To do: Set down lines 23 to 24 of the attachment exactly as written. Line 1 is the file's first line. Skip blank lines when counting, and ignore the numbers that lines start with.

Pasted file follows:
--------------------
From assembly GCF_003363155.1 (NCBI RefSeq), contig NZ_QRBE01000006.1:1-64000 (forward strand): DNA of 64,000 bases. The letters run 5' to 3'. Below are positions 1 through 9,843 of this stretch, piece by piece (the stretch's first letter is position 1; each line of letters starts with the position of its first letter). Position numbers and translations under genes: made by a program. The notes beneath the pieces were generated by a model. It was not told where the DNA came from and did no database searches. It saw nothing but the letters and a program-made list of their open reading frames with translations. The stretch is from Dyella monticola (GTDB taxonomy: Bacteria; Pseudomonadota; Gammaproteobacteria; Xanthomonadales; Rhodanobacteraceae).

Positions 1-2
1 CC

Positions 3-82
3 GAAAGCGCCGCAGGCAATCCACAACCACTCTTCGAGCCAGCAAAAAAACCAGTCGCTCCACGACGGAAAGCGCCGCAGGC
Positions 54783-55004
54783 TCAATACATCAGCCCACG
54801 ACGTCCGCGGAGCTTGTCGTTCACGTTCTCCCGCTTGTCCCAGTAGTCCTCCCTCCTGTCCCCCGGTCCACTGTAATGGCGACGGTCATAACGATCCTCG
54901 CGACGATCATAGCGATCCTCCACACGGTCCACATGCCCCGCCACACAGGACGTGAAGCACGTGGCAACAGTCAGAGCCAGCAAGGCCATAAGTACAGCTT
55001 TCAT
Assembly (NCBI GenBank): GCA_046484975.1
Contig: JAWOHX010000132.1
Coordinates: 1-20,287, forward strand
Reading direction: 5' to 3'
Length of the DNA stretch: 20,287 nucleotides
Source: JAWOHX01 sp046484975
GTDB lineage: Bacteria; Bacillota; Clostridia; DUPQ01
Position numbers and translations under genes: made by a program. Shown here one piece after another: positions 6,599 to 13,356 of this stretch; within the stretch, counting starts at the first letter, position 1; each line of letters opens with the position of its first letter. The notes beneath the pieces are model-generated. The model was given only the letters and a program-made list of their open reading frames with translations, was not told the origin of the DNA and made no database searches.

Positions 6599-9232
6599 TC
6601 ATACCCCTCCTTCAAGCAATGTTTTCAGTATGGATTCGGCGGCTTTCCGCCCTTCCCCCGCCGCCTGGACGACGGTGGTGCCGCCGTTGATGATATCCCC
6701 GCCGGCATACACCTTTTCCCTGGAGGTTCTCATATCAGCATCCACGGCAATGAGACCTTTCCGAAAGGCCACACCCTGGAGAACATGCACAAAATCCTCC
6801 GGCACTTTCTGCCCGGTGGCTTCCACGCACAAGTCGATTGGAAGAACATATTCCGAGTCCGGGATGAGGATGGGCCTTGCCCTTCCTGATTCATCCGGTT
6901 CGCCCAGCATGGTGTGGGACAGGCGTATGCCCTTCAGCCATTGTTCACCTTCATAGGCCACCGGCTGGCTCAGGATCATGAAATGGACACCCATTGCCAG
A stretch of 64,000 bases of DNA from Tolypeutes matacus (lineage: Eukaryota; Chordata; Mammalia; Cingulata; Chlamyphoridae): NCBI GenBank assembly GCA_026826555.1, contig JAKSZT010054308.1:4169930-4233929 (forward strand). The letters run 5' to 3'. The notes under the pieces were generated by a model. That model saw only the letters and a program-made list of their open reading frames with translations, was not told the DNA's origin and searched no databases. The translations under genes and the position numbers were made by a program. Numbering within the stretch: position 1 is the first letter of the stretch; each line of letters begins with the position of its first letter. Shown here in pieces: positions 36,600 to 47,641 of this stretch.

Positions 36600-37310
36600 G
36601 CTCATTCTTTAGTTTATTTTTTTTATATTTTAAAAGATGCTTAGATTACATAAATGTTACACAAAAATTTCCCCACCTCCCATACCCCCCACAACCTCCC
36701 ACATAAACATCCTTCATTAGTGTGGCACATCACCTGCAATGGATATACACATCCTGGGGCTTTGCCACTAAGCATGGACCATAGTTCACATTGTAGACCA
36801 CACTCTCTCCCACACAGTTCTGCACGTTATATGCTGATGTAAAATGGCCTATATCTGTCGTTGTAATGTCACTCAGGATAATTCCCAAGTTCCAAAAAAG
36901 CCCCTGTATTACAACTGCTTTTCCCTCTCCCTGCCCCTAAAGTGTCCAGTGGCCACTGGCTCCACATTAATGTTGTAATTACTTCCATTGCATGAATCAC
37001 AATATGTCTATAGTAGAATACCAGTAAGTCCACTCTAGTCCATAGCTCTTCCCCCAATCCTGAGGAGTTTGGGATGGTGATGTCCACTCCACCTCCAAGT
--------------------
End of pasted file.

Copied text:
6801 GGCACTTTCTGCCCGGTGGCTTCCACGCACAAGTCGATTGGAAGAACATATTCCGAGTCCGGGATGAGGATGGGCCTTGCCCTTCCTGATTCATCCGGTT
6901 CGCCCAGCATGGTGTGGGACAGGCGTATGCCCTTCAGCCATTGTTCACCTTCATAGGCCACCGGCTGGCTCAGGATCATGAAATGGACACCCATTGCCAG